by Rhodri C. Williams
Following up on yesterday’s post on displacement of ethnic Uzbeks in Kyrgyzstan, the news coming in today has been pretty grim. On one hand, the dime appears to have dropped, with prominent EU foreign ministers expressing serious concerns. The Local reports this morning that Swedish foreign minister Carl Bildt and his German counterpart, Guido Westerwelle, urged international intervention yesterday in recognition of the situation’s potential to bog down into an ethnic stalemate:
“The situation is alarming,” Bildt said at a joint press conference with Westerwelle in Stockholm on Monday.
Bildt emphasised the need for rapid action “in order to contribute to the confidence that is a necessity for people to start returning home.”
“If you don’t get people to start moving home fairly rapidly, you easily create a situation that sort of breeds resentment for years to come, and then there could be a very volatile and explosive situation,” he cautioned.
However, new NYT reports from Kyrgyzstan and refugee camps in Uzbekistan do not give rise to a great deal of optimism. In Kyrgyzstan, the interim authorities appear bent on proceeding with a referendum this Sunday on a new constitution virtually as if the clashes had not taken place. How internally displaced Uzbek citizens are expected to vote and whether the 70-100,000 that fled to Uzbekistan will be disenfranchised does not appear to be a priority issue.
Meanwhile at the local level, Kyrgyz authorities seem to be getting it entirely wrong, asserting their power in ways calculated solely to demonstrate that they are in charge and driving beleaguered Uzbek citizens further into a corner. The more the authorities insist on asserting power without acknowledging the wrongs done to innocent Uzbek civilians, the more acute the entirely predictable security dilemma that results.
This dynamic is most clearly reflected in a recent NY Times report on new violence resulting from government removal of barricades set up by Uzbeks to defend their neighborhoods in the southern city of Osh. Without having yet committed to pursuing full accountability for the violence, including a clarification of the army’s role, or to supporting the return and reintegration of the displaced, the authorities began pulling down the barricades and carrying out house to house sweeps looking for weapons and information on the murder of a Kyrgyz official.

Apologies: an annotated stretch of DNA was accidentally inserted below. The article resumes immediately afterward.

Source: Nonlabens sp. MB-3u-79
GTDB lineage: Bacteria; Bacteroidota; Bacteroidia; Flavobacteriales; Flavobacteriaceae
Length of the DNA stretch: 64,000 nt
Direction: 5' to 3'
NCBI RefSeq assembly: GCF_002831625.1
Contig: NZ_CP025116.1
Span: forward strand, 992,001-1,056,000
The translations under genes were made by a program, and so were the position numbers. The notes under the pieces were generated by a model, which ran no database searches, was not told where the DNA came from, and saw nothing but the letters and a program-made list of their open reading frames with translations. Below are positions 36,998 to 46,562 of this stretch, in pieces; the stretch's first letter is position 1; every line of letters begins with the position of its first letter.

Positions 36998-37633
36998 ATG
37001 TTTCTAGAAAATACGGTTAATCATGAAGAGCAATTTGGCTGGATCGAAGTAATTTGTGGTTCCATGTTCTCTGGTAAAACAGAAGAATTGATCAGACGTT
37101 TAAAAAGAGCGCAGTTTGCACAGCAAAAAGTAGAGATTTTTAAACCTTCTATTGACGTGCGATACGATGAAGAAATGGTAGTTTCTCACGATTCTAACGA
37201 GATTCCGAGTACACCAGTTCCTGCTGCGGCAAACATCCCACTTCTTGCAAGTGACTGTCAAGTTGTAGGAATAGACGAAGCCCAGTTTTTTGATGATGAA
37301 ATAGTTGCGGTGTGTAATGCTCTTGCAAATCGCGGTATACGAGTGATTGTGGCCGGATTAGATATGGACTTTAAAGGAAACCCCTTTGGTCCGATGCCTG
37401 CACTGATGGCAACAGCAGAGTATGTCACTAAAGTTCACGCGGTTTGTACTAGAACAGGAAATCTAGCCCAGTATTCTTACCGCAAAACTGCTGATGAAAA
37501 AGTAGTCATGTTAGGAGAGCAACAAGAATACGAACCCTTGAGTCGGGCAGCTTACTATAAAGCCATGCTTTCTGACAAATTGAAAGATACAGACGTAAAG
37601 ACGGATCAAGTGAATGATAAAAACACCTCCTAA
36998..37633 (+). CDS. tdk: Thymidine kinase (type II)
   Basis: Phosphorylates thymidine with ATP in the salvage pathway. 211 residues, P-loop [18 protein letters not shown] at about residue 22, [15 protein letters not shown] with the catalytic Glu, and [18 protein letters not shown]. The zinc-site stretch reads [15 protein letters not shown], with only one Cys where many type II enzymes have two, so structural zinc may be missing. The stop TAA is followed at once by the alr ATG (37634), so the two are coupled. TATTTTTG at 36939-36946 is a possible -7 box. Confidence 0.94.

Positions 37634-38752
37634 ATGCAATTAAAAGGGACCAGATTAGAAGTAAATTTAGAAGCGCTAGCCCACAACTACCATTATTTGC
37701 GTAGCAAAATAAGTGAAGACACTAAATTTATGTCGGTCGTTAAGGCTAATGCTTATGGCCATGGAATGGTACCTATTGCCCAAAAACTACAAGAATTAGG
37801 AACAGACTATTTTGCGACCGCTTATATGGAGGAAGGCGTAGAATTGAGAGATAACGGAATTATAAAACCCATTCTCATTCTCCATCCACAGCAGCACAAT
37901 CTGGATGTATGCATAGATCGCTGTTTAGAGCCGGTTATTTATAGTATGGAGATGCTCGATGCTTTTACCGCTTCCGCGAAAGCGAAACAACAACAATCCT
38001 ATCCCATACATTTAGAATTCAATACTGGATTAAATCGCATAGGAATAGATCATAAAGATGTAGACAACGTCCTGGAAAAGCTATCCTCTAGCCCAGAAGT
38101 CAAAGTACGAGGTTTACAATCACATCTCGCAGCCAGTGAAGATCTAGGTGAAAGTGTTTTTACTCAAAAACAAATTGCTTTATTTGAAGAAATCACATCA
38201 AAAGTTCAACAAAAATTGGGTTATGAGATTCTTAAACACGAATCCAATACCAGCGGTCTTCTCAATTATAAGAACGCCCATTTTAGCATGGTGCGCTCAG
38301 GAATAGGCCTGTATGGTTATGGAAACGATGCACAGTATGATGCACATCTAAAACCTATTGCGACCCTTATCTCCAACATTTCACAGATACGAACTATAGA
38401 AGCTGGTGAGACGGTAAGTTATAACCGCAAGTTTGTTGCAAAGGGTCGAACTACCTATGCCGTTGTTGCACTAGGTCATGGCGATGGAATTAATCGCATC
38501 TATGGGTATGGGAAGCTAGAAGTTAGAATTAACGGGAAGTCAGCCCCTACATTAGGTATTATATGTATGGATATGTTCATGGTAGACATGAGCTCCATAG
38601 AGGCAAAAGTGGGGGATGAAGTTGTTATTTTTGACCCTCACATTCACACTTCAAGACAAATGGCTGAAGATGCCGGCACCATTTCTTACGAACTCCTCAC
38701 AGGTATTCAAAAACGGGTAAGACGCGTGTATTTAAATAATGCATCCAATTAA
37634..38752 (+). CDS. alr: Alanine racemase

Predictably, this resulted in violence including allegedly unprovoked beatings of ethnic Uzbeks by Kyrgyz army officials that killed two and injured many more. As a result, state action justified by the mayor of Osh as necessary to prevent the creation of “zones where the government does not have power” is likely to have further fuelled the Uzbek minority’s desire to live in just such zones. By asserting its power without providing protection, acknowledgment or accountability, Kyrgyz officialdom appears to be actively, if unwittingly, participating in a downward spiral of instability.
As noted by Madeleine Reeves in a recent piece in OpenDemocracy, the insensitive and paranoid official response is probably also serving to fuel the dynamic of violent ethnicisation that has spiraled out of the clashes, undermining not only immediate-term stability but also indefinitely shrinking the space for individuals to express any identity other than a solely ethnically-defined one: